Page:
DK Space: Space Travel
People began traveling in space in 1961 in tiny spacecraft called capsules, which were launched from Earth by powerful rockets. Russian crews still travel in this kind of craft, in Soyuz capsules, but Americans now travel into space in shuttles, which are rocket-powered space planes.
There is no oxygen in space, so all crewed spacecraft carry a life-support system. This supplies air for people to breathe. The system also includes equipment to keep the air at a comfortable temperature and pressure and to remove carbon dioxide and odors.
Gravity in space is much weaker than it is on Earth. When people travel in space, they seem to become weightless. This often makes them feel sick. Their bodies do not have to work as hard, because they are not fighting gravity to sit or stand up. If they stay in space for a long time, the lack of gravity makes their muscles start to waste away. Exercise and a special diet help to combat these effects.
Astronauts on the APOLLO PROJECT traveled to the Moon, about 239,000 miles (385,000 km) away. Russian cosmonaut Valeri Poliakov traveled a distance of about 174 million miles (280 million km) around Earth while in the Mir space station.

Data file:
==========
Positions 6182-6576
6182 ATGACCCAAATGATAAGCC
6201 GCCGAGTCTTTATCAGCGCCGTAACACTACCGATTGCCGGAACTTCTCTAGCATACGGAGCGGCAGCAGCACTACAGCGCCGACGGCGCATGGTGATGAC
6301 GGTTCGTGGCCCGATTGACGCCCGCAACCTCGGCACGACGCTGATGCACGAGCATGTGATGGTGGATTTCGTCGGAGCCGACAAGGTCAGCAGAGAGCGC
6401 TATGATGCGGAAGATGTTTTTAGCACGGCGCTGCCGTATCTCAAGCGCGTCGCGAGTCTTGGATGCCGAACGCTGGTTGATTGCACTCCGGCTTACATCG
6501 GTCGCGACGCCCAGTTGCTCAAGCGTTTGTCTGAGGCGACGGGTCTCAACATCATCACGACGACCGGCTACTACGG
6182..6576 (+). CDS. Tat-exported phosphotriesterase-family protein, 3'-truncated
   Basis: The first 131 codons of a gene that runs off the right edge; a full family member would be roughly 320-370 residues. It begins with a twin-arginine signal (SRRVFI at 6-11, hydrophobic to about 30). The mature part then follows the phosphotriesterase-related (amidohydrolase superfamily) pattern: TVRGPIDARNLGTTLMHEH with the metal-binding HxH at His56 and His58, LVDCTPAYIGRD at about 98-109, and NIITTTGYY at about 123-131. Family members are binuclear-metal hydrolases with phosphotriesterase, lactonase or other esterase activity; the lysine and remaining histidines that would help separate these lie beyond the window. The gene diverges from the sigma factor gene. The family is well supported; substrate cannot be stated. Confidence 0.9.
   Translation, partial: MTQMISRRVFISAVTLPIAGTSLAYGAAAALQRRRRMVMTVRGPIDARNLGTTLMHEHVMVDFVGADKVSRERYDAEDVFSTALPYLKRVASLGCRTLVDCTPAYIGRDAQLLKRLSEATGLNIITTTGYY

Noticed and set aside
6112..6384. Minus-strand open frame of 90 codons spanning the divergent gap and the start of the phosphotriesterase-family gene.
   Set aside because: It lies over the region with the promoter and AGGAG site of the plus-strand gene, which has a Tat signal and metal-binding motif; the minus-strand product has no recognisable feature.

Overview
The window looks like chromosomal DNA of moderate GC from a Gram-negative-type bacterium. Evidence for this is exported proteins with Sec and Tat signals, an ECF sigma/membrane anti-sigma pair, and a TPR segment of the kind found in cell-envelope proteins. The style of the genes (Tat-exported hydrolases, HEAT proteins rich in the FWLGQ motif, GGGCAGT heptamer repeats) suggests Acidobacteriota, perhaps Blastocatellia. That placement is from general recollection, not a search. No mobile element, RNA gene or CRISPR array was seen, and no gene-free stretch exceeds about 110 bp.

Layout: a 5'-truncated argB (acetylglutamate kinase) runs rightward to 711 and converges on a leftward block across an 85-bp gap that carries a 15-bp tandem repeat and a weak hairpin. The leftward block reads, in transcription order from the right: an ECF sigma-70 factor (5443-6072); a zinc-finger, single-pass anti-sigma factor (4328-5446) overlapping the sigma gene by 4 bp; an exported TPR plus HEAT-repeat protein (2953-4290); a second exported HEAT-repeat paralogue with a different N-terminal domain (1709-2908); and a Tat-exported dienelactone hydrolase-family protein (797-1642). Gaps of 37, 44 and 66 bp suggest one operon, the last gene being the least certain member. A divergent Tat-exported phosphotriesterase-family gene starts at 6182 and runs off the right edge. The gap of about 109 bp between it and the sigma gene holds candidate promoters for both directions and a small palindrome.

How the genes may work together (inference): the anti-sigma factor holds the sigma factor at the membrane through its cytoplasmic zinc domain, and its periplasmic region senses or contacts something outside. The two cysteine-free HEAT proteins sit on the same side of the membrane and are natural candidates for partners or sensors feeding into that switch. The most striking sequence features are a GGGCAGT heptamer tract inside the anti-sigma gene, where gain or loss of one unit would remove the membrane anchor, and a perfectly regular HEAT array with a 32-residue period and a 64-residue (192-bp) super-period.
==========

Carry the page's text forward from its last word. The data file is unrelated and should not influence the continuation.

In the space race of the 1960s, the US Apollo Project beat the Soviet Union by landing the first astronauts on the Moon. The first Moon landing, by Apollo 11, took place on July 20, 1969, when Neil Armstrong and Buzz Aldrin became the first humans to set foot on another world.
The Apollo spacecraft was launched from Earth by the Saturn V rocket. On the launch pad, the whole assembly stood 365 ft (111 m) tall. The spacecraft itself weighed 50 tons (45 metric tons). It was made from three main modules (sections). The command module for flight control housed the three-person crew. The service module carried equipment, fuel, and a rocket motor. The lunar module detached from the craft and landed two astronauts on the Moon?s surface.
There were six Moon landings, beginning with Apollo 11 in July 1969 and ending with Apollo 17 in December 1972. During the missions, 12 astronauts explored the lunar surface for a total of over 80 hours and brought back nearly 880 lb (400 kg) of Moon rock and dust for examination on Earth.